DISCLAIMER: Do your own research. I make no claims as to the accuracy of this information.
There’s something about the technology that causes investors to suffer massive brain anneurisms when placing trades. I’ve watched (and occasionally cashed in) as mindless fools throw their money aimlessly into the wind rather than take the time to understand and invest in good technology. It begins with hysteria, and most tech investors have it in spades. This rises from the effectiveness of a company’s marketing department to engender initial hype that investors believe will translate into consumer enthusiasm. The good products succeed, but the rest typically dwindle within the first few weeks of hitting the market.
Since the beginning of the early church, men have fought hard against the simplistic and servant-oriented church blueprint installed by the apostles. From the earliest days of the church, she has been plagued by power plays and factions, all attempting to use the church as a means of political, social, or economic power. Over a short period of about a century, Biblical church government had been abused, challenged, and eventually deposed.
I’ve spent many late evenings over the past month translating and researching an intriguing early Christian manuscript called the Didache. Greek for teaching, this first century Greek manuscript reveals the life and heart of the early Church. It has been the center of much academic interest and controversy since its rediscovery in 1883. Prior to this, it was once thought lost to history, although many early church fathers including Athanasius, Rufinus, and John of Damascas cited the book as inspired scripture. It was also accepted into the Apostolic Constitutions Canon 85 and the 81-book Ethiopic Canon. Many early church fathers including Barnabas, Irenaeus, Clement of Alexandria, and Origen either quote or reference the Didache.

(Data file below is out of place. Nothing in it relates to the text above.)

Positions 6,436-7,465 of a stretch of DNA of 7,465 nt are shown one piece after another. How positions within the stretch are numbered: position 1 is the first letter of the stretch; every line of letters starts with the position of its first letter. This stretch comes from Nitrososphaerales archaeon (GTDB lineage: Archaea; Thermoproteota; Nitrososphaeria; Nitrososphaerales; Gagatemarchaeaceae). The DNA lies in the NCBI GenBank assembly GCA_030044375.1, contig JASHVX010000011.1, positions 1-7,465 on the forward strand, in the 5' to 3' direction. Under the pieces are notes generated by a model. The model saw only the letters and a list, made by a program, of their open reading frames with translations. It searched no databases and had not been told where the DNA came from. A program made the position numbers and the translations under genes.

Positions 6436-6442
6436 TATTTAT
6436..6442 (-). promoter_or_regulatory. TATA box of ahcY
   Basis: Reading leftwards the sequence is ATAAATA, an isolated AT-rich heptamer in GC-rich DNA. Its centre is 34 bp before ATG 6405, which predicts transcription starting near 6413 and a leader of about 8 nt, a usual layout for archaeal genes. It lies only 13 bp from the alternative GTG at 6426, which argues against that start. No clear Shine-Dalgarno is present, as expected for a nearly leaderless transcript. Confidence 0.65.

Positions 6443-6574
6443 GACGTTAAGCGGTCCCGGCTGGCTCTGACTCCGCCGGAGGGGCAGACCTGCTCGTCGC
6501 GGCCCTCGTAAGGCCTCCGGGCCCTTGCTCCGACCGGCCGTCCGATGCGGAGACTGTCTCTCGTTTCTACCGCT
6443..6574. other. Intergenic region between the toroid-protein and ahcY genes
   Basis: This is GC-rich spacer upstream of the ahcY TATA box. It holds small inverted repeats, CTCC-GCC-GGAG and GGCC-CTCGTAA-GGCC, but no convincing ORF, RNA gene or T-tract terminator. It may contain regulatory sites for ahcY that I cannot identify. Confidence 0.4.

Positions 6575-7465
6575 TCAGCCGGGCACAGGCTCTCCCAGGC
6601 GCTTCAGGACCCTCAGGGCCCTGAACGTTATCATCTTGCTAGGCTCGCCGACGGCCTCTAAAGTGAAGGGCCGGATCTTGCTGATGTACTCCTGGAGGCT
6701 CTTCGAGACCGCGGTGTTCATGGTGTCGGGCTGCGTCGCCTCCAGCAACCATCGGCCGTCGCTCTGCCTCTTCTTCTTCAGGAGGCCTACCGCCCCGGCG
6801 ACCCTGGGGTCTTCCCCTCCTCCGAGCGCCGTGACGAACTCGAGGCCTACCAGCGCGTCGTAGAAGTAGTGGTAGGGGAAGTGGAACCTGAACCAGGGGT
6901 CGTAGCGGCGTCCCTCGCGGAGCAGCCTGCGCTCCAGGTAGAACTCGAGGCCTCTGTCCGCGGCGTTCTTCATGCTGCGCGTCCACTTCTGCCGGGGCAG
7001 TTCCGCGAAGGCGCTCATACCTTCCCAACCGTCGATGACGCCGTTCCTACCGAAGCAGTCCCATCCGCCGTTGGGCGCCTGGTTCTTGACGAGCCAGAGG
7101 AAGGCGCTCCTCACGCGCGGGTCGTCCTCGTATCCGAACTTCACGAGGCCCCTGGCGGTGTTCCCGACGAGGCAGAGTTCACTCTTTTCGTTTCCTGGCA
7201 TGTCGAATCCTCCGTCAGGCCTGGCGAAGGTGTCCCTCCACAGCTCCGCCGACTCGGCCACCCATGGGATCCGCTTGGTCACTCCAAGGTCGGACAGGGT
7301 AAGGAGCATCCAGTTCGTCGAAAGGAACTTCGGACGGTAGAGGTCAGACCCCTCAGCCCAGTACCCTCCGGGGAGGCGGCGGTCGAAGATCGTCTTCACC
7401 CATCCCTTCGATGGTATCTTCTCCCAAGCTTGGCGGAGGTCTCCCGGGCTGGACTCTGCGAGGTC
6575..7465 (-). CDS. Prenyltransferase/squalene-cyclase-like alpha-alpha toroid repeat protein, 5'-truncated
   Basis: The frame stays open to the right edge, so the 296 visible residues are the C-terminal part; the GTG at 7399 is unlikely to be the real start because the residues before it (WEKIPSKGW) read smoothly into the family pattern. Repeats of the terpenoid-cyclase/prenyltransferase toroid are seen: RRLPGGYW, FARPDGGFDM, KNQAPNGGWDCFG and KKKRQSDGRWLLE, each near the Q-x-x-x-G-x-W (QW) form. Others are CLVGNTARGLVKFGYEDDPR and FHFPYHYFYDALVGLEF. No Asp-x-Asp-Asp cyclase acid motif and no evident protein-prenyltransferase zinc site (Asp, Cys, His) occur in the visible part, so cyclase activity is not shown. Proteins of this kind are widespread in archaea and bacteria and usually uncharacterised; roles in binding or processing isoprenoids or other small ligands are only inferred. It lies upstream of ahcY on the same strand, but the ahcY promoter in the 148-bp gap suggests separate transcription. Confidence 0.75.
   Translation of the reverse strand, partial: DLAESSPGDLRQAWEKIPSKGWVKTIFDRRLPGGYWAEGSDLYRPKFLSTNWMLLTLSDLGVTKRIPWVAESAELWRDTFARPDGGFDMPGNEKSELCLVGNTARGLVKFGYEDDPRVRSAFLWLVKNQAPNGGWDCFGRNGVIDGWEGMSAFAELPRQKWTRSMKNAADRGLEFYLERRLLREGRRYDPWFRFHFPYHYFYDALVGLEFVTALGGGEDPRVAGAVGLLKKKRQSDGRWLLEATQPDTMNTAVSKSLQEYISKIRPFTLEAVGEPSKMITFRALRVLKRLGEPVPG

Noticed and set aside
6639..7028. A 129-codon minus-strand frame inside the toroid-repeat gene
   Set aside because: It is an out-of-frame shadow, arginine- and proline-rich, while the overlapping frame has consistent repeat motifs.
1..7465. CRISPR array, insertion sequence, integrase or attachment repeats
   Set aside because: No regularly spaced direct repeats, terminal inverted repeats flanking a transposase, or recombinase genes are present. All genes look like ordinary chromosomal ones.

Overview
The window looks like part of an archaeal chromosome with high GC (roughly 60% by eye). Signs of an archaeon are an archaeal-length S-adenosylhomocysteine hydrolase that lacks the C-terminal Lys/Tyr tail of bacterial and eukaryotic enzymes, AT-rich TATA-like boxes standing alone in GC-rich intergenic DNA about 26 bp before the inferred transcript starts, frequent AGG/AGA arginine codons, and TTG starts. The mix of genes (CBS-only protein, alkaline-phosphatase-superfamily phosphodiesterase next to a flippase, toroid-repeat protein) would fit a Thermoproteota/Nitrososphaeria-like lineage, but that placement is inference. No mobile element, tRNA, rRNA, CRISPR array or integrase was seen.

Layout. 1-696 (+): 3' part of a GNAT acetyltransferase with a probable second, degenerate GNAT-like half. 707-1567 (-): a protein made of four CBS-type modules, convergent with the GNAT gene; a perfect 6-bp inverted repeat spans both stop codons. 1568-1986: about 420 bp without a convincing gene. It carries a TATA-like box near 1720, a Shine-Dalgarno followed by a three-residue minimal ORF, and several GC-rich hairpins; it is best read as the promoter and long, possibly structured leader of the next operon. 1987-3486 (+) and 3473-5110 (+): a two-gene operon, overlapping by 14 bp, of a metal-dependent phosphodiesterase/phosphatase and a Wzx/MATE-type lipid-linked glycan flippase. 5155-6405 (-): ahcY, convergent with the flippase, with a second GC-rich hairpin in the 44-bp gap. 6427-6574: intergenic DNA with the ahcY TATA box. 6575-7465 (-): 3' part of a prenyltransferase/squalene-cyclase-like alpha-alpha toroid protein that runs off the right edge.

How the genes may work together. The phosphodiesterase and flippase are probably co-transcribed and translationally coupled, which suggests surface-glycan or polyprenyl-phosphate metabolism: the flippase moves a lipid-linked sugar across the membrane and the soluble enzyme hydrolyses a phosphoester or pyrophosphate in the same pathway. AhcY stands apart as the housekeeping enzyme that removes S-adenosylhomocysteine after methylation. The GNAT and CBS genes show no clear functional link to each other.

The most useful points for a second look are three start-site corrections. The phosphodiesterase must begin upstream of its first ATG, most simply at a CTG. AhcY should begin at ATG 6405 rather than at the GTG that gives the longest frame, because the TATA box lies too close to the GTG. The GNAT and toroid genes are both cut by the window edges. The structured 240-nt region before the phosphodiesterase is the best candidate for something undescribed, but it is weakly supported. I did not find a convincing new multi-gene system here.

A friend of mine proceeded half way home with lunch in hand after being delayed four minutes by an old, senile man who insisted upon checking his sandwich order. Shortly thereafter, she realized that her own turkey sandwich lacked an all-important ingredient – namely the turkey. They say that it’s counterproductive to turn back once you pass the halfway-home marker, and so she did what any other ordinary American would do – Continue reading “Embracing Senility”